It's a real shame that most people probably don't know Brad Bird. If they did, they would know about the "Iron Giant," a completely ignored animated movie from 1999 that never got the credit it deserved. Now he's all over the place for "The Incredibles," another ride into the Pixar way of filmmaking.
Mr. Incredible (Craig T. Nelson) was in his prime, saving people from certain doom… until the lawsuits hit. One by one, people began suing superheroes for a variety of reasons and the government stepped in to relocate them all, including his family. Now known as Bob Parr and given a day job at an insurance company, his life is miserable, until he receives a secret message that can get him back to his real job. What he discovers is a world take over plot, and he needs his entire family to pull him out.
The first half hour or so of "The Incredibles" is nothing short of brilliant. It maintains that charm, all-ages humor, and rapid fire pacing audiences have come to expect from this animation studio. The simple idea of a super hero being taken out of his or her element is genius and it's a wonder why no one thought of that before.
Then it nosedives. Quickly. The comedy is gone and all we're left with a simple action movie with a few nice homage's to some classic films. It's very generic, simple, and flat out uninteresting. Oh sure, for a kid, this is probably a great movie along with plenty of merchandising opportunity. It completely loses that adult audience that was so fixated on the magic of something like "Toy Story" or "A Bugs Life."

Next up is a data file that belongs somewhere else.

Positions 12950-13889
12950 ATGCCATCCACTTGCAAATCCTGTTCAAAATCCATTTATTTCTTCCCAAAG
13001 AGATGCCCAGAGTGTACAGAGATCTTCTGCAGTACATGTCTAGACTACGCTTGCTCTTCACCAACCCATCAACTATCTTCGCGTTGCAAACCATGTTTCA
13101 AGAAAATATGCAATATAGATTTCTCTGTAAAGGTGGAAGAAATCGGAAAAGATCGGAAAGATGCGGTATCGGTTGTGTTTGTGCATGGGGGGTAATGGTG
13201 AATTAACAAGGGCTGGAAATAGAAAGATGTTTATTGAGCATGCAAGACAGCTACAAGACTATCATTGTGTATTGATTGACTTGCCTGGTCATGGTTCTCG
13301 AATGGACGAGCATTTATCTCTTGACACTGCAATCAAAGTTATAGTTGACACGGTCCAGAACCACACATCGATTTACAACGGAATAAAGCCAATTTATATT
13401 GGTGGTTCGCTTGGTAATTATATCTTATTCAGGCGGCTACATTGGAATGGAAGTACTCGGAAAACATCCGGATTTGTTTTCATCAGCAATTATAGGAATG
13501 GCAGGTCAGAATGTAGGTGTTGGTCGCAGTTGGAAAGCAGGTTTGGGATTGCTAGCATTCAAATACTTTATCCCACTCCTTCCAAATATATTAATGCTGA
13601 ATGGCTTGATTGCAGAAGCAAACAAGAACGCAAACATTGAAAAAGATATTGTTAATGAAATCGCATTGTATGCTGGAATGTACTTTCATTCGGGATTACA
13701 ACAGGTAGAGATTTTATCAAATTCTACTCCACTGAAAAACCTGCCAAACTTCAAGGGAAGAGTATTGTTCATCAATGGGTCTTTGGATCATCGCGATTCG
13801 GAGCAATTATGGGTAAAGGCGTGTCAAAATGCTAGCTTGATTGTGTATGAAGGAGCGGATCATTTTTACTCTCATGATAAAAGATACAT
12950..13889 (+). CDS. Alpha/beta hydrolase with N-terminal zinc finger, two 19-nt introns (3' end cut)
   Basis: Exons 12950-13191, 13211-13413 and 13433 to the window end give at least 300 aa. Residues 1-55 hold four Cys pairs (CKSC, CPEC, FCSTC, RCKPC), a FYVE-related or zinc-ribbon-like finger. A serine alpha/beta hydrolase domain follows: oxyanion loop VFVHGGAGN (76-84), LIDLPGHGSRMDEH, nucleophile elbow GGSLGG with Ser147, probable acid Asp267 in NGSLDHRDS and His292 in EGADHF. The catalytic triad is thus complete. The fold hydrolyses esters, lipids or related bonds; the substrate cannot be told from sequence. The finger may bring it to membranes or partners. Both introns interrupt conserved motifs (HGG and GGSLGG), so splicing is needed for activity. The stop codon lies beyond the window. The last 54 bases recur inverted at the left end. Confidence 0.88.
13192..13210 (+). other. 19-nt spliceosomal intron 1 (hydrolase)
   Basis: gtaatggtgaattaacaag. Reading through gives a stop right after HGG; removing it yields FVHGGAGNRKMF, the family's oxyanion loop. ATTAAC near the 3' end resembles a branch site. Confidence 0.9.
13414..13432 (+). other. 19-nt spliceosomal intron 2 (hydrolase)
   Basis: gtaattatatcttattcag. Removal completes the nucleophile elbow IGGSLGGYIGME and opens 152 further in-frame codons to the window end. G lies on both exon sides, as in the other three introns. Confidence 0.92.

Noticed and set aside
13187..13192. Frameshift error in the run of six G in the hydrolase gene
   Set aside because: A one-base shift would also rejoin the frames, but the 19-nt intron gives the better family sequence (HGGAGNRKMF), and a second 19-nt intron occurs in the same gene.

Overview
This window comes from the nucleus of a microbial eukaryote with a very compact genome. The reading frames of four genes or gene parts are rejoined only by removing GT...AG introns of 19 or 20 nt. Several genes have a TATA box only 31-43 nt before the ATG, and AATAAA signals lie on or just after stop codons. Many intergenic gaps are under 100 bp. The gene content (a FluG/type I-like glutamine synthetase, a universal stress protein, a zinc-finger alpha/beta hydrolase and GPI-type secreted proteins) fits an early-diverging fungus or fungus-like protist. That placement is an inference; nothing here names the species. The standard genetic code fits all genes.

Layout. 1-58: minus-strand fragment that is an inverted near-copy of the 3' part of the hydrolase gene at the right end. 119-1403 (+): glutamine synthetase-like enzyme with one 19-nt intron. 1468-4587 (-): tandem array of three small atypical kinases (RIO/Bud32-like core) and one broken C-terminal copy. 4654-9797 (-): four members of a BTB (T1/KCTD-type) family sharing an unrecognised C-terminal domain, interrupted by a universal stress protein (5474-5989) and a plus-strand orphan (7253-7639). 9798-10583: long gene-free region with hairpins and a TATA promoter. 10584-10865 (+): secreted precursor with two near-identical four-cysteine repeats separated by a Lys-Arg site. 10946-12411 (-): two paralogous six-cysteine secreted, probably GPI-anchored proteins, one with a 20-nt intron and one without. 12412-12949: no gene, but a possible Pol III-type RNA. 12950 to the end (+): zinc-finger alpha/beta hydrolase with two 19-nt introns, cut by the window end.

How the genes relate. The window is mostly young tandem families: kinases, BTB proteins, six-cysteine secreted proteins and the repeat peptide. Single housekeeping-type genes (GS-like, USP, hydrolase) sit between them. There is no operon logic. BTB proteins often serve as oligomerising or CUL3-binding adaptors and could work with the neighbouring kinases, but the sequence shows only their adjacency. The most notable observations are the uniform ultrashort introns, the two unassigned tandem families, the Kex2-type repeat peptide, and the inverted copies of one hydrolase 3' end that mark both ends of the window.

All it really becomes is a generic parody of comic book and movie super heroes. They even touch on another way to handle this one, the husbands sneaking out late at night to perform heroic deeds, only to come home and be yelled at by their wives. That's funny, not to mention hugely entertaining. Where is there need to become some all out action epic? That's really not what was advertised and it puts people into the wrong mindset going in.
Then you have a decent set of characters, including some that are entirely wasted. Frozone is voiced by Samuel L. Jackson and gets plenty of screen time in the early going (a great "Die Hard 3" parody included). Where is he for the rest of the movie? Oh, quietly sitting on the sidelines until the final battle so parents are forced to run out and buy more merchandise since he'll be fresh on kid's minds.